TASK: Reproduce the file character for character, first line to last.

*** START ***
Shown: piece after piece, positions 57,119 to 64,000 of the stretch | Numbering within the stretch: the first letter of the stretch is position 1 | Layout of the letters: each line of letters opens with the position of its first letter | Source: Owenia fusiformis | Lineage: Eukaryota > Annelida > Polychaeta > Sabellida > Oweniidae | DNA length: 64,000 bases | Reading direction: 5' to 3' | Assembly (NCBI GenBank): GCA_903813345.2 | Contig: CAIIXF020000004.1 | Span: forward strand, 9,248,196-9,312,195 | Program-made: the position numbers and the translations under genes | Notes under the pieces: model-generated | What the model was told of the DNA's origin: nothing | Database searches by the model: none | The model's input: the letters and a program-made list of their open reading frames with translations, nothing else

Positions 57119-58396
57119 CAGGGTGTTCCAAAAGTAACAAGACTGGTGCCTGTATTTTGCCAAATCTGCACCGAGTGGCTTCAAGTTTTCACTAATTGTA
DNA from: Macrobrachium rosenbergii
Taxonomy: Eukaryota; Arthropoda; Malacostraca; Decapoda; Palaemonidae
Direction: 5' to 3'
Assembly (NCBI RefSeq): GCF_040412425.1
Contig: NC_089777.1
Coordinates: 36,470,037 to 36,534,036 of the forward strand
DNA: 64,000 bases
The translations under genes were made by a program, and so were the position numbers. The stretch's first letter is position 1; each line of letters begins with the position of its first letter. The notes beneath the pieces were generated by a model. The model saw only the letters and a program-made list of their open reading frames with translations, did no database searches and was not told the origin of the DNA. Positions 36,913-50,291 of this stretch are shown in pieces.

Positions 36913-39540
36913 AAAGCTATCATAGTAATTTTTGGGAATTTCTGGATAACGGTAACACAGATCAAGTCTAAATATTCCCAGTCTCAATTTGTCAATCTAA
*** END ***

Shown: piece after piece, positions 57,119 to 64,000 of the stretch | Numbering within the stretch: the first letter of the stretch is position 1 | Layout of the letters: each line of letters opens with the position of its first letter | Source: Owenia fusiformis | Lineage: Eukaryota > Annelida > Polychaeta > Sabellida > Oweniidae | DNA length: 64,000 bases | Reading direction: 5' to 3' | Assembly (NCBI GenBank): GCA_903813345.2 | Contig: CAIIXF020000004.1 | Span: forward strand, 9,248,196-9,312,195 | Program-made: the position numbers and the translations under genes | Notes under the pieces: model-generated | What the model was told of the DNA's origin: nothing | Database searches by the model: none | The model's input: the letters and a program-made list of their open reading frames with translations, nothing else

Positions 57119-58396
57119 CAGGGTGTTCCAAAAGTAACAAGACTGGTGCCTGTATTTTGCCAAATCTGCACCGAGTGGCTTCAAGTTTTCACTAATTGTA
DNA from: Macrobrachium rosenbergii
Taxonomy: Eukaryota; Arthropoda; Malacostraca; Decapoda; Palaemonidae
Direction: 5' to 3'
Assembly (NCBI RefSeq): GCF_040412425.1
Contig: NC_089777.1
Coordinates: 36,470,037 to 36,534,036 of the forward strand
DNA: 64,000 bases
The translations under genes were made by a program, and so were the position numbers. The stretch's first letter is position 1; each line of letters begins with the position of its first letter. The notes beneath the pieces were generated by a model. The model saw only the letters and a program-made list of their open reading frames with translations, did no database searches and was not told the origin of the DNA. Positions 36,913-50,291 of this stretch are shown in pieces.

Positions 36913-39540
36913 AAAGCTATCATAGTAATTTTTGGGAATTTCTGGATAACGGTAACACAGATCAAGTCTAAATATTCCCAGTCTCAATTTGTCAATCTAA